"There are different options on how to defend the victim," Alanen explained. "Their choices have consequences and lead to new situations.

Basically, the programs are kind of like choose-you-own-adventure stories for bullying, allowing the kids to see what consequences might come from certain actions, all in a virtual setting.

The students are also given advice and feedback about what to say to someone who has been bullied.


Photo from iStock.

"In the game, students can practice how to be nice to someone and what kind of nice things you can say to someone who would like to be included in the group or is new in the school," said Alanen.

By asking the kids what they would do in certain situations and giving feedback and advice about it, the program can help teach the students to be more empathetic and supportive of bullying victims.

And the data shows that the program works too.

Juvonen's analysis found that KiVa reduced the odds of a given student being bullied by about one-third to one-half.

That's huge. And not only that, but early data shows that the program might also help reduce depression and increase self-esteem for kids who have already been bullied.

Photo from iStock.

Now that Finland has adopted KiVa as their national anti-bullying program, it's being tested other countries too — Italy, the Netherlands, and the U.K. — and it's being evaluated in the United States.

Bullying is a perennial, awful problem that's tough to eliminate. And there's probably never going to be a one-size-fits-all solution.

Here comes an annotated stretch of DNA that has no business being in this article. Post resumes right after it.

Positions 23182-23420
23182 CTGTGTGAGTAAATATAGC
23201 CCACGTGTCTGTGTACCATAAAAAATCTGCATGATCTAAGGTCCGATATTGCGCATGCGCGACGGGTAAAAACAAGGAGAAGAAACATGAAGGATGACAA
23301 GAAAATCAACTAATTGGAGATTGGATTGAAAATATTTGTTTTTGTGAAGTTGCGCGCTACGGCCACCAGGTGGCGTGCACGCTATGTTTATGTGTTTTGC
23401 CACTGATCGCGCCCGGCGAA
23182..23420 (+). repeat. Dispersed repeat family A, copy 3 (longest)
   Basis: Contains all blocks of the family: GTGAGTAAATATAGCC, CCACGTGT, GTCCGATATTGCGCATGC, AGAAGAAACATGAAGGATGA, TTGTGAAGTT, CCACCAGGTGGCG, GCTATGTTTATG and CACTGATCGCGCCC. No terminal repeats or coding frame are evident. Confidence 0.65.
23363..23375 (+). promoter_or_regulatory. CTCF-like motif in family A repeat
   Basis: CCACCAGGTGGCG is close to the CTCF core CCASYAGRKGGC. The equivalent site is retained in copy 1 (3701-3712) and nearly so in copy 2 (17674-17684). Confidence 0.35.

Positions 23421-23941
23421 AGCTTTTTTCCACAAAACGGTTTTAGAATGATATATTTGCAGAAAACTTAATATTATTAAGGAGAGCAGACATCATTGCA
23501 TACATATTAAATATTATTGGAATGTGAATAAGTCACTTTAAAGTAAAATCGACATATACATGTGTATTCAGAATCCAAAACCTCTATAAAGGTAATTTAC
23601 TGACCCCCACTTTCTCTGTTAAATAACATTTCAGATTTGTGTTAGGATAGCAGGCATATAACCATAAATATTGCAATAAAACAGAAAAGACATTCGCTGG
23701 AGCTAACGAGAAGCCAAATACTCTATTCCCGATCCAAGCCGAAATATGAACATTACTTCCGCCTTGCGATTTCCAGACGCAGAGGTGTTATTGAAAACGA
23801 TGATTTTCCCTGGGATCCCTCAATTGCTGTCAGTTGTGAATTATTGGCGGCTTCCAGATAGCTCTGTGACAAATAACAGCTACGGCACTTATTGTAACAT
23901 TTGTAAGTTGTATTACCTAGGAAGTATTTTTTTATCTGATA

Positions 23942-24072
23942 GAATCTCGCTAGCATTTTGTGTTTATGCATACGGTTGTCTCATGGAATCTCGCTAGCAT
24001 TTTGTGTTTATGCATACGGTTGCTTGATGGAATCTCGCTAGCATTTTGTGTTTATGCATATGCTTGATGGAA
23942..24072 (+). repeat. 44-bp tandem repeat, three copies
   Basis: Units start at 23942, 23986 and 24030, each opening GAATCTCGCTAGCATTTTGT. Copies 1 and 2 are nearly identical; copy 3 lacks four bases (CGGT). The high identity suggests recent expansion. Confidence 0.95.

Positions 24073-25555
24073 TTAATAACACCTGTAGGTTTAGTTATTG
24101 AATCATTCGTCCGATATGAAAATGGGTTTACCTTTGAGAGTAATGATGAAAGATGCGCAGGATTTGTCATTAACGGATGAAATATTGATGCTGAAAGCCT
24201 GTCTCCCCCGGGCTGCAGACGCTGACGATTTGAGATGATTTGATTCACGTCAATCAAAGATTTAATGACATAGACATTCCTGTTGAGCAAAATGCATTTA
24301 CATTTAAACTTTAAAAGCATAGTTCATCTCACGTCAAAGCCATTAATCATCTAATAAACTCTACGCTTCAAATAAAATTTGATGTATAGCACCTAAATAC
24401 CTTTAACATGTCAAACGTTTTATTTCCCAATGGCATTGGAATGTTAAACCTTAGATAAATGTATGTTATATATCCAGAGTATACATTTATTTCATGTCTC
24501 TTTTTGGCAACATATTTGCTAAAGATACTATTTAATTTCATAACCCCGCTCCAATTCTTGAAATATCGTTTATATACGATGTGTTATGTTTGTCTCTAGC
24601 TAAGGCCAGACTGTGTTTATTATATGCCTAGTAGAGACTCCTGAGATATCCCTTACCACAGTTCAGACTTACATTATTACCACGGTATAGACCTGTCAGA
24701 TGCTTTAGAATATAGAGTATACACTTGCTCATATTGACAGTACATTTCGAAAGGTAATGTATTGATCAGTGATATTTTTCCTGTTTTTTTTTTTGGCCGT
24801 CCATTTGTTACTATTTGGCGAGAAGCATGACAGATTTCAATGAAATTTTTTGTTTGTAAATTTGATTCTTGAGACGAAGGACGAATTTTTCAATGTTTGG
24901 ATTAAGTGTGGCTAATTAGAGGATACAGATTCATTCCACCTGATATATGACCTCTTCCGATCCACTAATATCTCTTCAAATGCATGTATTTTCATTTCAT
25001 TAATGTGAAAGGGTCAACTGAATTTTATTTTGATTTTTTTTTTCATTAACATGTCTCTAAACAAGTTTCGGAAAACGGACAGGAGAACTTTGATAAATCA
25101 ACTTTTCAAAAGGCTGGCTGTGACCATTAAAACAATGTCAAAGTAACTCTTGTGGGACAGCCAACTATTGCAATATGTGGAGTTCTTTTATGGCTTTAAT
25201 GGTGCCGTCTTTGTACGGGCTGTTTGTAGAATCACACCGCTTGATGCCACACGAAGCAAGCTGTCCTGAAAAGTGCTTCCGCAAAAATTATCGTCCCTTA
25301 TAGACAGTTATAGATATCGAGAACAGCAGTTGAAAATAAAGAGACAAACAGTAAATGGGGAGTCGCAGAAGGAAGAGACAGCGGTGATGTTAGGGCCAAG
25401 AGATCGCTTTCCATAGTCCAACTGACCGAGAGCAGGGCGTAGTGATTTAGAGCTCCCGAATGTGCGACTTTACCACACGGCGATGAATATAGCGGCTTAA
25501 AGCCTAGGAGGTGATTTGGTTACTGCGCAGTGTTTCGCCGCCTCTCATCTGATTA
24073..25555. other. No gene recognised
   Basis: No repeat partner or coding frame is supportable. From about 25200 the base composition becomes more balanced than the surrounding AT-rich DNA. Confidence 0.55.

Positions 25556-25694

But programs like KiVa show that even at a young age, empathy is one of the best tools we have to make the world a better place.

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In many ways, 18-year-old Idaho native, Hank Cazier, is like any other teenager you've met. He loves chocolate, pop music, and playing games with his family. He has lofty dreams of modeling for a major clothing company one day. But one thing that sets him apart may also jeopardize his future is his recent battle against a brain tumor.

Cazier was diagnosed in 2015. When he had surgery to remove the tumor, he received trauma to his brain and lost some of his motor functionality. He's been in physical, occupational, and speech therapy ever since. The experience impacted Cazier's confidence and self-esteem, so he's been looking for a way to build himself back up again.

"I wanted to do something that helped me look forward to the future," he says.